“Of all forms of the uplift, perhaps the most futile is that which addresses itself to educating the proletariat in music. The theory behind it is that a taste for music is an elevating passion, and that if the great masses of the plain people could be inoculated with it they would cease to herd into the moving-picture theaters, or to listen to Socialists, or to beat their wives and children. The defect in this theory lies in the fact that such a taste, granting it to be elevating, simply cannot be implanted. Either it is born in a man or it is not born in him. If it is, then he will get gratification for it at whatever cost — he will hear music if hell freezes over. But if it isn’t, then no amount of education will ever change him — he will remain stone deaf until the last sad scene on the gallows.”

Robert Burton, Anatomy of Melancholy

burton 2Finally, there is Robert Burton (1577-1640), the great magpie of English literature, who put everything he could stuff into his one big book. It purports to be about melancholy — depression, as we know it — but really, it has no boundaries. Burton cannot say something once, but must, like Walt Whitman in his cataloguing mania, say it three, four, five times over, in slightly varying phraseology, just to make his point, to emphasize it, to make it clear, to ram it home, to buttonhole you and make sure you have got it.

This is a particularly juicy section, in which he discusses sex and the contemptus mundi of the sallow-skinned blue-stockings that in our own day, as much as in his, make our lives less gaudy and fleshy.

“Into what subject have I rushed? What have I to do with Nuns, Maids, Virgins, Widows? I am a Bachelor myself, and lead a Monastick life in a College. I am truly a very unfit person to talk about these subjects, I confess ‘tis an indecorum and as Pallas, a Virgin, blushed, when Jupiter by chance spake of Love matters in her presence and turned away her face, I will check myself; though my subject necessarily require it, I will say no more.

burton anatomyAnd yet I must and will say something more, add a word or two on behalf of Maids and Widows, in favour of all such distressed parties, in commiseration of their present estate. And as I cannot choose but condole their mishap that labour of this infirmity, and are destitute of help in this case, so must I needs inveigh against them that are in fault, more than manifest causes, and as bitterly tax those tyrannizing pseudo-politicians’ superstitious orders, rash vows, hard-hearted parents, guardians, unnatural friends, allies, (call them how you will), those careless and stupid overseers, that, out of worldly respects, covetousness, supine negligence, their own private ends, (because, meanwhile, it is well for him), can so severely reject stubbornly neglect and impiously contemn, without all remorse and pity the tears, sighs, groans, and grievous miseries, of such poor souls committed to their charge. How odious and abominable are those superstitious and rash vows of Popish Monasteries, so to bind and enforce men and women to vow virginity, to lead a single life against the laws of nature, opposite to religion, policy and humanity, so to starve, to offer violence to, to suppress the vigour of youth! by rigourous statutes, severe laws, vain persuasions, to debar them of that to which by their innate temperature they are so furiously inclined, urgently carried, and sometimes precipitated, even irresistibly led, to the prejudice of their souls’ health, and good estate of body and mind! and all for base and private respects, to maintain their gross superstition, to enrich themselves and their territories, as they falsely suppose, by hindering some marriages, that the world be not full of beggars, and their parishes pestered with orphans! Stupid politicians!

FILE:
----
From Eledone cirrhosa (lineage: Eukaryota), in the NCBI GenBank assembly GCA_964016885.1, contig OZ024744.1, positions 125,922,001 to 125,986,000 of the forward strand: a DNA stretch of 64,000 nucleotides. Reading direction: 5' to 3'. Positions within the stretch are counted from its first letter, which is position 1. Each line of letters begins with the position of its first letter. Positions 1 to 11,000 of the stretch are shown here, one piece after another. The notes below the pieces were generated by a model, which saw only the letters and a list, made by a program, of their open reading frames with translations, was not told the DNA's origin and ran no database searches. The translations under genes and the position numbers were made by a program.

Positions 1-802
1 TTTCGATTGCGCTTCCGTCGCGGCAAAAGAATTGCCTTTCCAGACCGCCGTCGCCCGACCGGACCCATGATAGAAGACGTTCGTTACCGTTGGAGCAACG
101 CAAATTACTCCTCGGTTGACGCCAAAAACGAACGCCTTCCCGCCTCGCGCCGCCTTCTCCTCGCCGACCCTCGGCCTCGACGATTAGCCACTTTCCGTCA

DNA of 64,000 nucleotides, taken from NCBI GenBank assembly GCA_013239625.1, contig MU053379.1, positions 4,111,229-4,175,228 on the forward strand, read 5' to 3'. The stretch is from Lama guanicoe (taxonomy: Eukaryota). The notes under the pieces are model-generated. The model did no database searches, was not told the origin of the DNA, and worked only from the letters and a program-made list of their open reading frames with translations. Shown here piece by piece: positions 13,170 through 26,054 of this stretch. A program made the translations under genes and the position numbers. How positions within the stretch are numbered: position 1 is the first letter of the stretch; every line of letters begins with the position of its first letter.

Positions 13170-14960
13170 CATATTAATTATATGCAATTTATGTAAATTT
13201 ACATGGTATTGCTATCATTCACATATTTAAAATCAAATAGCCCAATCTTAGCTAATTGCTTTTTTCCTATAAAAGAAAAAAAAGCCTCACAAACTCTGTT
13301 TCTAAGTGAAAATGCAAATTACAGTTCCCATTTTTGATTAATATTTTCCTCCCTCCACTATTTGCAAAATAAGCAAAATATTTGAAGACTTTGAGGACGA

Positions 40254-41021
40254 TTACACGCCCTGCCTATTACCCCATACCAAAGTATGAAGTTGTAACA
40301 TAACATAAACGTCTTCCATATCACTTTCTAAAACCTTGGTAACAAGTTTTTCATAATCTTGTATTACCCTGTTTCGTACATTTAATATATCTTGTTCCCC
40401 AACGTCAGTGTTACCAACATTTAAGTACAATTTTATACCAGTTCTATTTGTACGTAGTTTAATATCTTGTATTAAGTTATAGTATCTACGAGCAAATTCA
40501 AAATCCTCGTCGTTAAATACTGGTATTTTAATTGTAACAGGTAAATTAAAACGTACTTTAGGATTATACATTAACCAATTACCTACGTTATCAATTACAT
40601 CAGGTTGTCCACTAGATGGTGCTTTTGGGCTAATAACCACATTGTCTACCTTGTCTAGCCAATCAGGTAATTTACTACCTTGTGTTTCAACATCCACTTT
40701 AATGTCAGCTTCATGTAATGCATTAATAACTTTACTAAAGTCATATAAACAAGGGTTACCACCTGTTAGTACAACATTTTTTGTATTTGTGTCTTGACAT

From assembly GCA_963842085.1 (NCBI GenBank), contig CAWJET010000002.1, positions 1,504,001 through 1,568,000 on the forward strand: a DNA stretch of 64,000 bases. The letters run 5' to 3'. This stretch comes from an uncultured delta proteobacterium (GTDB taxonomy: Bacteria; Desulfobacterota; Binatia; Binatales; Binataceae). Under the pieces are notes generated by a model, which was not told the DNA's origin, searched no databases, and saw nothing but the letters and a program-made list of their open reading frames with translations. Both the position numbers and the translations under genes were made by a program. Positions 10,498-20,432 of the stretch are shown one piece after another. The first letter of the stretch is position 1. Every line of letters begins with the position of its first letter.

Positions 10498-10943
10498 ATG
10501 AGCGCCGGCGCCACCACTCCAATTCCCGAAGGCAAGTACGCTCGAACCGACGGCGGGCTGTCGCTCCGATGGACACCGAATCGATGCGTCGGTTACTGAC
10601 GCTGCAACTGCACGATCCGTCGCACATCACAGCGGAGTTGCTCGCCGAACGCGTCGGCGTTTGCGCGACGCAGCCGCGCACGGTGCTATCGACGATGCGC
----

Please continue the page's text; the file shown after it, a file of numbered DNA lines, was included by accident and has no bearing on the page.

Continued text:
Stupid politicians, indeed!


In the 1970s and early ’80s, pulp writer Mickey Spillane wrote a couple of children’s books. As a fan of his Mike Hammer novels — or rather of their Baroque lowlife verbal stylishness (I once called him a first-rate second-rate writer)– I had a hard time imagining what such a children’s book might be like. Perhaps a one-eyed cat as his hero … 



Being the lost manuscript of a children’s story

by Mickey Spillane.

Suitable for grades K-3

His brakes squealed to a hot rubber stop and Thunderpaws let a little curse escape like steam from a pressure cooker.

“Damn hot number waving her arms in the road.”

Paws had been planning on his vacation for nearly a year. He had rented a beach house and planned to sun himself every day and drink himself silly every night. And now this.

It was after midnight, but there in the middle of the road was this silky dame waving her arms and screaming for him to stop. She ran up to his door and as he rolled down the window to bitch at her, she spit out, “Help me! I’m being followed. I’ve got to get out of here. You’re my only hope.”

“What in the dingbat are you doing screaming in the road like that? I almost cashed in my catnip swerving.”

“Will you drive me to LA?”

“Look, Wonderface, I’m going north. If you want to go to LA, why don’t you try to wreck someone going the other way?”

“You’re a good looking cat. Maybe there’s something in it for you. Why don’t you turn around?” she said, stroking the curly whiskers that grew from his face. He hadn’t shaved for a week.